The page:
October 17, 1952 – The Avro Canada CF-100 Canuck enters service with the Royal Canadian Air Force. The Canuck, known to its pilots as the “Clunk” because of the sound made by the retracting nose wheel, was the only domestically-produced Canadian jet fighter to enter mass production. The CF-100 served as an interceptor for the RCAF throughout the Cold War as part of the North American Aerospace Defense Command (NORAD) and with NATO forces stationed in Europe before eventually being replaced by the McDonnell CF-101 Voodoo. A total of 692 Canucks were produced, and the type was ultimately retired in 1982.
October 17, 1922 – The first takeoff from the US Navy’s first aircraft carrier. When Lt. Virgil C. Griffin launched a Vought VE-7 biplane from the deck of the USS Langley (CV-1), it was not not the first aircraft to take off from a ship, nor the first takeoff from a ship equipped with a flight deck. However, Langley, converted from collier USS Jupiter (AC-3), was the US Navy’s first true aircraft carrier. The flight marked the beginning of US carrier operations and heralded the ascendancy of the aircraft carrier as the new center of naval operations, supplanting the supremacy of the battleship as the nucleus of the modern naval battle group.
October 18, 2019 – NASA astronauts Christina Koch and Jessica Meir perform the first all-female spacewalk. The two astronauts will leave the International Space Station to repair a faulty battery charge/discharge unit (BCDU) which failed to activate after its initial battery replacement on October 11. The spacewalk began at about 7:30am EDT, and was scheduled to last between five and six hours. Cosmonaut Svetlana Savitskaya performed the first spacewalk by a woman in 1982, while Kathryn Sullivan became America’s first woman spacewalker two years later. This will be Meir’s first walk in space, while Koch is venturing outside the space station for the fourth time.
October 18, 1984 – The first flight of the Rockwell B-1B Lancer, a supersonic, swing-wing heavy bomber that was originally developed in the 1960s as a Mach 2+ replacement for both the Boeing B-52 Stratofortress and Convair B-58 Hustler. The B-1A, which first flew in 1974, was canceled by the Carter Administration in 1977, but resurrected in 1981 as part of the military buildup initiated by President Reagan. The B-1B received redesigns that lowered its top speed but decreased its radar cross section, and a new suite of avionics helped it perform its new mission of high-speed, low-level penetration bombing. The B-1B has since evolved into an all-around bomber, capable of delivering both precision guided and unguided munitions, mines, and stand off missiles. It is no longer capable of carrying nuclear weapons. The B-1B made its combat debut in 1998 as part of Operation Desert Fox, and has since flown in every American theater of conflict. A total of 100 were built, and the Lancer remains operational.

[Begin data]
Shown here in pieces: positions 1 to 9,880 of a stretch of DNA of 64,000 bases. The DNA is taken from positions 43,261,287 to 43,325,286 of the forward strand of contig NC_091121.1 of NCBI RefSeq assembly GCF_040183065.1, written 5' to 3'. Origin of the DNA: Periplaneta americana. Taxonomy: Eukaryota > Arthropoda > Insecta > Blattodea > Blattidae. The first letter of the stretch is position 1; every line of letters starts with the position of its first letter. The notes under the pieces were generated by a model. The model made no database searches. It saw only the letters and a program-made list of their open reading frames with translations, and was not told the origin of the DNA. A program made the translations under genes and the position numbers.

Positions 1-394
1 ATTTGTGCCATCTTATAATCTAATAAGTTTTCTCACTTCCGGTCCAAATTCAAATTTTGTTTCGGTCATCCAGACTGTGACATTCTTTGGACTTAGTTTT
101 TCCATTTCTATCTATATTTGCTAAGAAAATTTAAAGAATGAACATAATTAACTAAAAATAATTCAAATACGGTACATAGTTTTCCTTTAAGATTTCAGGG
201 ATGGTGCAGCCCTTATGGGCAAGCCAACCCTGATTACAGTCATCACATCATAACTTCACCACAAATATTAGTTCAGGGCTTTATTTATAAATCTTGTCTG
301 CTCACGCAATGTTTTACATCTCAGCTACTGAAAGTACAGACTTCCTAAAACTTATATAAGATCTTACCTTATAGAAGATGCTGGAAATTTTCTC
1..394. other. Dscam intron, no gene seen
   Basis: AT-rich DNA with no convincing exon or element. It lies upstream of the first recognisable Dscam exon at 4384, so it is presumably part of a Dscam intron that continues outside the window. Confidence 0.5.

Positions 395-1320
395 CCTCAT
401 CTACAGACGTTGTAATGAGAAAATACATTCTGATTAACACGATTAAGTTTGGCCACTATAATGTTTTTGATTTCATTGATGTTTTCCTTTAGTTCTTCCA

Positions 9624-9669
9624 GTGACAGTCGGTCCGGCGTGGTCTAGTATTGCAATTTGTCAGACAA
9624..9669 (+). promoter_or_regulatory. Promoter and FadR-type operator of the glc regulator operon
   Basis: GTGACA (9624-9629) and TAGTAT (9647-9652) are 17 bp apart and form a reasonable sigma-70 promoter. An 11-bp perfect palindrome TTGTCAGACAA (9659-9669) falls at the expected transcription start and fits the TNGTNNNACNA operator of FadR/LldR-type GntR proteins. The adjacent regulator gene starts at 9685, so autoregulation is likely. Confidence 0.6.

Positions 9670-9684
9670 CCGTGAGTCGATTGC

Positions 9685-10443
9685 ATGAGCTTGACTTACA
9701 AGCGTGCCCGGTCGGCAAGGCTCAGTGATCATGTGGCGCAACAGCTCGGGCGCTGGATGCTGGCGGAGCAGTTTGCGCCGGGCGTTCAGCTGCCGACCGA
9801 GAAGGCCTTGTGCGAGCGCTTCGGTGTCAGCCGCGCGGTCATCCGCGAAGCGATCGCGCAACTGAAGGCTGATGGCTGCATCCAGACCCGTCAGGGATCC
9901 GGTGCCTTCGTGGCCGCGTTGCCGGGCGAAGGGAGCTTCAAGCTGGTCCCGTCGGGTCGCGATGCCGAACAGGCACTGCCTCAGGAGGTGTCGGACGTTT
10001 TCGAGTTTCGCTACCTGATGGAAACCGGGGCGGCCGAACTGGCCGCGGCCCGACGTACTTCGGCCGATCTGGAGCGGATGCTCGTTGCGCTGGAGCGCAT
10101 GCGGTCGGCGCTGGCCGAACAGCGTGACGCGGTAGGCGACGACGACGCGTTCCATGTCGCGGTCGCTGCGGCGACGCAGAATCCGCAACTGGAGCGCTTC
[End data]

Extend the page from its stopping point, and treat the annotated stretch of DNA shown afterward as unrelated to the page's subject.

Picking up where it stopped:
October 18, 1967 – Soviet space probe Venera 4 reaches Venus. Launched on June 12, 1967 atop a Molniya-M rocket, Venera 4 was the fourth of 16 probes launched during the Venera program and the first spacecraft to analyze the atmosphere of another planet. As it descended through the Venusian atmosphere, the probe’s sensors indicated that Venus is primarily carbon dioxide with some nitrogen, oxygen and water vapors. Onboard sensors also provided data on temperature and pressure. It is not clear if Venera 4 survived the descent, but Venera 7 became the first spacecraft to land on another planet when it touched down on Venus on December 15, 1970.